Environment, ecology and the state of village units would then come to
right notice at levels where they are needed the most. It is only then
that the future models can become self-sustaining. In the short and mid
term Phase II will achieve the following targets: -
Consolidate on gains of Phase I for augmentation of water resources
in Salaita Ravines. The community can exploit its resources more liberally
to achieve total self reliance
Additional one-hectare area will be covered by tree plantation.
Grazing grasses as pilot pasture will cover one-hectare area.
Three new water points will be available to the community for
horticulture and other activities.
100% population will have toilets.
The community will get training in new skills and know through
Nearly 2000 population
will benefit directly from the above.
programmes will be launched through institutional resources with emphasis
on women and children.
The ravine belt north of the Yamuna River
makes a conspicuous watershed and has been under our study since 1998. It
evokes interest form many angles, which underscore socio-economic and
environmental issues with immense import as highlighted below-. -
A general economic debility due to insufficient return from
agriculture, the main vocation of this region.
The systematic destruction of eco balance due to over exploitation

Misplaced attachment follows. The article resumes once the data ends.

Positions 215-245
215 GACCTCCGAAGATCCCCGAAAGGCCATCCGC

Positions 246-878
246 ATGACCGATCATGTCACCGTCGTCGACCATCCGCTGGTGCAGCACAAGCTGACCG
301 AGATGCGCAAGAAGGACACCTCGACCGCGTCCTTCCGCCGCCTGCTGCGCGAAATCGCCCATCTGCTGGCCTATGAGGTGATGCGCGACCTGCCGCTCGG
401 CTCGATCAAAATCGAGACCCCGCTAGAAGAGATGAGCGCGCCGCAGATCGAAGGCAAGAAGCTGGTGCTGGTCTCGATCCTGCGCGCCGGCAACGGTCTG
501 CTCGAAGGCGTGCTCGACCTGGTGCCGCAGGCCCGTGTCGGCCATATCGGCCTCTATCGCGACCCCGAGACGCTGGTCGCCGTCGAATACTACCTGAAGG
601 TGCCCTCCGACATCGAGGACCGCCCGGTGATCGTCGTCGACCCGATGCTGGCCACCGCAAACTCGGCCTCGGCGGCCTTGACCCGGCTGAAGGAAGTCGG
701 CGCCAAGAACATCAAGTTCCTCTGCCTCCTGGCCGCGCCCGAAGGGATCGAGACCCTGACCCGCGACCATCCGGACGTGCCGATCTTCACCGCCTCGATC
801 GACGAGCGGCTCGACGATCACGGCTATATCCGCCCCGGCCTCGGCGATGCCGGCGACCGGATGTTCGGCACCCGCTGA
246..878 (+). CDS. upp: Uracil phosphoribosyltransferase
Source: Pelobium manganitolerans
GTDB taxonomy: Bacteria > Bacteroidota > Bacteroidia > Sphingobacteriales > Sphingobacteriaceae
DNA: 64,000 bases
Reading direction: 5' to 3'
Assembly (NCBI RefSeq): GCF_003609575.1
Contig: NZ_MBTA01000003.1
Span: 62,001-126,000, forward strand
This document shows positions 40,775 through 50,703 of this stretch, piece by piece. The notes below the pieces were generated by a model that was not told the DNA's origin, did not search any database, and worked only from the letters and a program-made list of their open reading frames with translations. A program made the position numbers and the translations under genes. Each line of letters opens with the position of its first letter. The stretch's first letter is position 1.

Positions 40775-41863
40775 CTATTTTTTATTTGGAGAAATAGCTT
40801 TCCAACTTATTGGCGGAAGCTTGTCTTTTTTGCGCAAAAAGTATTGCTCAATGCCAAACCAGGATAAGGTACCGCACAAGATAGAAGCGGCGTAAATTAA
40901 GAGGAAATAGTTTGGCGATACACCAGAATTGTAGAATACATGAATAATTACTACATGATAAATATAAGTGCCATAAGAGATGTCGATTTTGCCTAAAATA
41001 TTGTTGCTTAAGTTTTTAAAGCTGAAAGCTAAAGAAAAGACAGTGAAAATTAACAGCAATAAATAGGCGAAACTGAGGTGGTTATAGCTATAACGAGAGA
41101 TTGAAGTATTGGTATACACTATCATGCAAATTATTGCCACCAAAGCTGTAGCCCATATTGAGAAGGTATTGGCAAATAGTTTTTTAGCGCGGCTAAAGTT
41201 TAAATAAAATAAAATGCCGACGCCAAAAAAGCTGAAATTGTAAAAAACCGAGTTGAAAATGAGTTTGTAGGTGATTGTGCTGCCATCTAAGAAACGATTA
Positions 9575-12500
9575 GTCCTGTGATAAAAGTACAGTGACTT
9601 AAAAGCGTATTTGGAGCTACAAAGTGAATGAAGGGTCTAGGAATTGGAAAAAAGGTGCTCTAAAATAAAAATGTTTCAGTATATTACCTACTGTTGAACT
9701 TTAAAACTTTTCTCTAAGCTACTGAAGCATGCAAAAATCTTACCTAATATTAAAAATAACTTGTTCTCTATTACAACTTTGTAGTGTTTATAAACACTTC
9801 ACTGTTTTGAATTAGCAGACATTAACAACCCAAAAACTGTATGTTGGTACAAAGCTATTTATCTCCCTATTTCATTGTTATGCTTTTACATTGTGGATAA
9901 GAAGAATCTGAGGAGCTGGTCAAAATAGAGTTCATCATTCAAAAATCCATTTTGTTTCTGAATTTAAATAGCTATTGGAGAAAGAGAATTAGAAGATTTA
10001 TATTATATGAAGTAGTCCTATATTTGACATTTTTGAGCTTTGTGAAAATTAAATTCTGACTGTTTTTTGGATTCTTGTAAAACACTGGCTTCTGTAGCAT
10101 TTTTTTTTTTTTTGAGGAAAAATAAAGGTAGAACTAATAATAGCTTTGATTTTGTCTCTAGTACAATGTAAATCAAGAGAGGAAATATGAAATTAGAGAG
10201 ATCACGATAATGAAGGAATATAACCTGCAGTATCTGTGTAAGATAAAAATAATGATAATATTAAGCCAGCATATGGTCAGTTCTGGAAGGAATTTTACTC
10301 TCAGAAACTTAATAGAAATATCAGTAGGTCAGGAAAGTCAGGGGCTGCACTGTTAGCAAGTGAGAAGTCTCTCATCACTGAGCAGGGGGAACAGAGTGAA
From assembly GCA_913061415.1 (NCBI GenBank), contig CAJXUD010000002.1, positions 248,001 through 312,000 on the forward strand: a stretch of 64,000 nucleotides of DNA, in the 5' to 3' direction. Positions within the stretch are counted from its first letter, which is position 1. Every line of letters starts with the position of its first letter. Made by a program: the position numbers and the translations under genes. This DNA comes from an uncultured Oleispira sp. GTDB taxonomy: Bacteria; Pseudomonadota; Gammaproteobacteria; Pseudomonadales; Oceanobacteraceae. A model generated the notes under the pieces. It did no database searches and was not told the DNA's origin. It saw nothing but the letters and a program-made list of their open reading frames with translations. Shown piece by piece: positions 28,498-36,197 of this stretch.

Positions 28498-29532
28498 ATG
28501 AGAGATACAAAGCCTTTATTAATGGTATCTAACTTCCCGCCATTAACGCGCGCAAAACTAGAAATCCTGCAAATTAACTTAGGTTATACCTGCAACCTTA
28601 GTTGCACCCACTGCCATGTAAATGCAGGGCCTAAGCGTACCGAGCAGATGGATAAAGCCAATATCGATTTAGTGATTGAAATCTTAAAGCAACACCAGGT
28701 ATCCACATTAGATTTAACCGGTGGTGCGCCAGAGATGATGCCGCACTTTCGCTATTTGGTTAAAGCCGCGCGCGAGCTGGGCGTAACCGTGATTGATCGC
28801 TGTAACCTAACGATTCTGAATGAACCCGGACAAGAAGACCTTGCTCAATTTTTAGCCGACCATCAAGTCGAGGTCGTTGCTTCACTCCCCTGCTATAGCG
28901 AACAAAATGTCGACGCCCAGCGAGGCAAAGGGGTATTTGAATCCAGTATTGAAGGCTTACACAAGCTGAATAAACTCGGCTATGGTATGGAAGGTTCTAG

of subsoil water table rendering this belt extremely prone to water
scarcity with water table receding to 35-40 metres below the surface.
The poor soil and ground conditions difficult to handle and bad in
leaching precipitation for recharging the water table.
The visible effect of scouring and erosion carrying away topsoil
thereby shrinking cultivable land with the advance of ravines. This has
left the topsoil without any foliage or nutrition.
The absence of education and awareness on emerging problems for the
community related to management of its resources and environment in
A tradition bound community with an urge for self-reliance in
betterment of the quality of life.
Location and Terrain (See map)
is a 60 km
long and 10 km wide ravine belt with rugged
and broken ground and
between 120 to 150 metres making deep gullies, generally oriented east
face on the Yamuna R is steep at many places with the northern edge
merging into the cultivated plain. The project proposal focuses on this belt and specifically on its extreme